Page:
The violence of this erasure needs to be exposed. While “do what you love” sounds harmless and precious, it is ultimately self-focused to the point of narcissism..."

(Source: Imaginechina/Rex)

"One consequence of this isolation is the division that DWYL creates among workers, largely along class lines. Work becomes divided into two opposing classes: that which is lovable (creative, intellectual, socially prestigious) and that which is not (repetitive, unintellectual, undistinguished). Those in the lovable work camp are vastly more privileged in terms of wealth, social status, education, society’s racial biases, and political clout, while comprising a small minority of the workforce.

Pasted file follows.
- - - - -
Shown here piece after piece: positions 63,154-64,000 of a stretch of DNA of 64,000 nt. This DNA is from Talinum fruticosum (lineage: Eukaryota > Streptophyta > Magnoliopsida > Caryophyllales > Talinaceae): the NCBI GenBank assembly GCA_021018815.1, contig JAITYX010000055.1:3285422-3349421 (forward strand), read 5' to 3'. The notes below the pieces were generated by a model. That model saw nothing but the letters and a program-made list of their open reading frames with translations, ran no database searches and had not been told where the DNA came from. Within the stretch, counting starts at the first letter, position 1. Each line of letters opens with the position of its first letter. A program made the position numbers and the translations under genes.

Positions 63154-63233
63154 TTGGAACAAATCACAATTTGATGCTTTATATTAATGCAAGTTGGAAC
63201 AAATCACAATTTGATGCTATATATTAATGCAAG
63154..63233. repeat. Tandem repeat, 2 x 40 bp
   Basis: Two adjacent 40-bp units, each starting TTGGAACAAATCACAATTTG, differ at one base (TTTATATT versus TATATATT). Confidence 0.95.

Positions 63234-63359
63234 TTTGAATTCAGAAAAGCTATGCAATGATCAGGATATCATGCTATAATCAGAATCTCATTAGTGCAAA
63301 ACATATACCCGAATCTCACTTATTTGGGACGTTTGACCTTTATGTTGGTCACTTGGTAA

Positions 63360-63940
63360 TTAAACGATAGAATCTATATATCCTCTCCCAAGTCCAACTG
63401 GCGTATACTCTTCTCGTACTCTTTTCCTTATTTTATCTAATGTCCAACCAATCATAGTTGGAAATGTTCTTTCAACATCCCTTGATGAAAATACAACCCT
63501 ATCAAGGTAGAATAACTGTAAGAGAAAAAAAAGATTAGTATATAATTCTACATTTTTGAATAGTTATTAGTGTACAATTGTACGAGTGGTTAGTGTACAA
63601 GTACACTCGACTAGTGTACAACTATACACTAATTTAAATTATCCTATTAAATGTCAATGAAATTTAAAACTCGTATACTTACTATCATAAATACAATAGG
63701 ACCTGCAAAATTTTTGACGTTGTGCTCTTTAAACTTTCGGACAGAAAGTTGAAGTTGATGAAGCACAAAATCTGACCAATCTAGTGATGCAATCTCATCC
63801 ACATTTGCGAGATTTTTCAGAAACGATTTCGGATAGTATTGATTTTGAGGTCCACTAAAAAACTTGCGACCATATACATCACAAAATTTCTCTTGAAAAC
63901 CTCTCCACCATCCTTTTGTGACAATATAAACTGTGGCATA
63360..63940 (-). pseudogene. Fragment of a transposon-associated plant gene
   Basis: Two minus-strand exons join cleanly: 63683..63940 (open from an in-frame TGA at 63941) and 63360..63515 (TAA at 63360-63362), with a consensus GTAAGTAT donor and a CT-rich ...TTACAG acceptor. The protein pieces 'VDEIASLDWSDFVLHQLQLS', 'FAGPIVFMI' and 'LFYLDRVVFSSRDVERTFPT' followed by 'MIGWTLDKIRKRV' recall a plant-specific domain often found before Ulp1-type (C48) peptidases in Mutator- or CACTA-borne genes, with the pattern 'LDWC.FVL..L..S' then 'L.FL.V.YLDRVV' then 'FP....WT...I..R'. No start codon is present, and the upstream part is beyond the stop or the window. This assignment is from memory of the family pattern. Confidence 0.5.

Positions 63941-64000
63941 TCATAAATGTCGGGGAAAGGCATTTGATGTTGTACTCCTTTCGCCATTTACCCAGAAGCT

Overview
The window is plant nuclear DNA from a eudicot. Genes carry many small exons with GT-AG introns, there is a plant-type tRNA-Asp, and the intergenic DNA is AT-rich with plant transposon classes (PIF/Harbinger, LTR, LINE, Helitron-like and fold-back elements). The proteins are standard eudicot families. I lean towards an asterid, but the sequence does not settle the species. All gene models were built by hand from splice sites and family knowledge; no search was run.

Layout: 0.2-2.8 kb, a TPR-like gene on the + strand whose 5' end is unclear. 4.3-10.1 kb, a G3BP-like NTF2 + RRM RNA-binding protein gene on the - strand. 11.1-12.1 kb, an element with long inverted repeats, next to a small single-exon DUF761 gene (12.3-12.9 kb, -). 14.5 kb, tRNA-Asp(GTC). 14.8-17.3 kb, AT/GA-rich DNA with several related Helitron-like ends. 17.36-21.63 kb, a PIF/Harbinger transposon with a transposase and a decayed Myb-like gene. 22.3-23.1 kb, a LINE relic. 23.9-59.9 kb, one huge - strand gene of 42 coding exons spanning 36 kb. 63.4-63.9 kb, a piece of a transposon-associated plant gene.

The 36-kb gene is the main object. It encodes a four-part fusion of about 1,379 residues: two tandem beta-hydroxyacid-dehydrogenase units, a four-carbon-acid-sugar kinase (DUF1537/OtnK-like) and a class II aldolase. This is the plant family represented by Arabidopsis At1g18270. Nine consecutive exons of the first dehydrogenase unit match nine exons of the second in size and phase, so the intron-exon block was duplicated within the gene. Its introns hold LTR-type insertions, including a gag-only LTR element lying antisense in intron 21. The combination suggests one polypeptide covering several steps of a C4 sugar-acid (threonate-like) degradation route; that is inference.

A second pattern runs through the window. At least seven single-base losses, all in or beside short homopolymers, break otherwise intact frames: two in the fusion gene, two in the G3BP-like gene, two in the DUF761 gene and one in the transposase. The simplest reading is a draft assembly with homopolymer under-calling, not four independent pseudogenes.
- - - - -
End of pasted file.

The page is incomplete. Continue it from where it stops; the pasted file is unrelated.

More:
For those forced into unlovable work, it’s a different story. Under the DWYL credo, labor that is done out of motives or needs other than love (which is, in fact, most labor) is not only demeaned but erased. As in Jobs’ Stanford speech, unlovable but socially necessary work is banished from the spectrum of consciousness altogether.

Think of the great variety of work that allowed Jobs to spend even one day as CEO: his food harvested from fields, then transported across great distances. His company’s goods assembled, packaged, shipped. Apple advertisements scripted, cast, filmed. Lawsuits processed. Office wastebaskets emptied and ink cartridges filled. Job creation goes both ways. Yet with the vast majority of workers effectively invisible to elites busy in their lovable occupations, how can it be surprising that the heavy strains faced by today’s workers (abysmal wages, massive child care costs, et cetera) barely register as political issues even among the liberal faction of the ruling class?""

From here. Images from article here.